News ID: 192209
Published: 0248 GMT May 06, 2017

Child smartphone and tablet usage linked to speech delays in toddlers

Child smartphone and tablet usage linked to speech delays in toddlers

If a toddler spends a lot of time playing on a mobile phone or tablet, it may delay when they start talking, researchers have warned.

New research, which will be presented at the annual Paediatric Academic Societies Meeting in San Francisco, suggested that for every 30 minutes a day a child spends looking at a handheld screen, the risk of a delay in expressive speech was increased by 50 percent, reported.

Researchers studied 894 children aged between six months and two years in Toronto over a three year period.

By their 18 month check-up, 20 percent of the children spent roughly 28 minutes a day using a handheld device, according to their parents.

Using a screening tool, researchers found that the more handheld screen time a child’s parent reported, the more likely the child was to have delays in expressive speech, concluding that for each 30 minute increase in screen time, a child was 49 percent more likely to be at risk of expressive speech delay.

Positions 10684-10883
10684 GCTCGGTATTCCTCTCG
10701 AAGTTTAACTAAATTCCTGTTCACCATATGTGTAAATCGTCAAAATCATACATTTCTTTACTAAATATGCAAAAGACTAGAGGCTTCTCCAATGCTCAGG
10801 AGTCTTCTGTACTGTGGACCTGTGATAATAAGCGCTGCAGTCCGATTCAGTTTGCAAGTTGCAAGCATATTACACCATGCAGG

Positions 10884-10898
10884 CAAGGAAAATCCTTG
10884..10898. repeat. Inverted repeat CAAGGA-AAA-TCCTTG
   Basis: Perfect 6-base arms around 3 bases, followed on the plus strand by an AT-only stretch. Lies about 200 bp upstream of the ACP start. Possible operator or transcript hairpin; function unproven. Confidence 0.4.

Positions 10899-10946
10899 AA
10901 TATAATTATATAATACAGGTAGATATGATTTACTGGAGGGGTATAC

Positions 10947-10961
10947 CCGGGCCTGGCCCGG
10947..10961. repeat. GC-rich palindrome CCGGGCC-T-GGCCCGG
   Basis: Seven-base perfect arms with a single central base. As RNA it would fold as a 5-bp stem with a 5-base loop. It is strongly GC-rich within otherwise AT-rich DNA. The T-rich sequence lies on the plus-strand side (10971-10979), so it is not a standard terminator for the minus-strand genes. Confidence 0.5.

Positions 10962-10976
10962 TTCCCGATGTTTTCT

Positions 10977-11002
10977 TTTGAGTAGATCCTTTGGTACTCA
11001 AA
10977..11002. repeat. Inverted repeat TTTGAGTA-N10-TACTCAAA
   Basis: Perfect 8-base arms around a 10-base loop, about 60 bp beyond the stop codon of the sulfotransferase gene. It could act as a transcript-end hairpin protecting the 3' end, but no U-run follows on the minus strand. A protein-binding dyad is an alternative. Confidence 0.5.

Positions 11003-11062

There were no other apparent links between screen time and other communication delays including social interactions and body language.

Dr. Catherine Birken, the lead investigator and a staff pediatrician and scientist at The Hospital for Sick Children in California, said that although there are guidelines for limiting screen time for children we believe that the use of smartphones and tablets with young children has become quite common.

She supported a recent policy recommendation by the American Academy of Pediatrics to discourage any type of screen media in children younger than 18 months.

The study did not prove a direct cause and effect and the researchers called for further studies into the issue.

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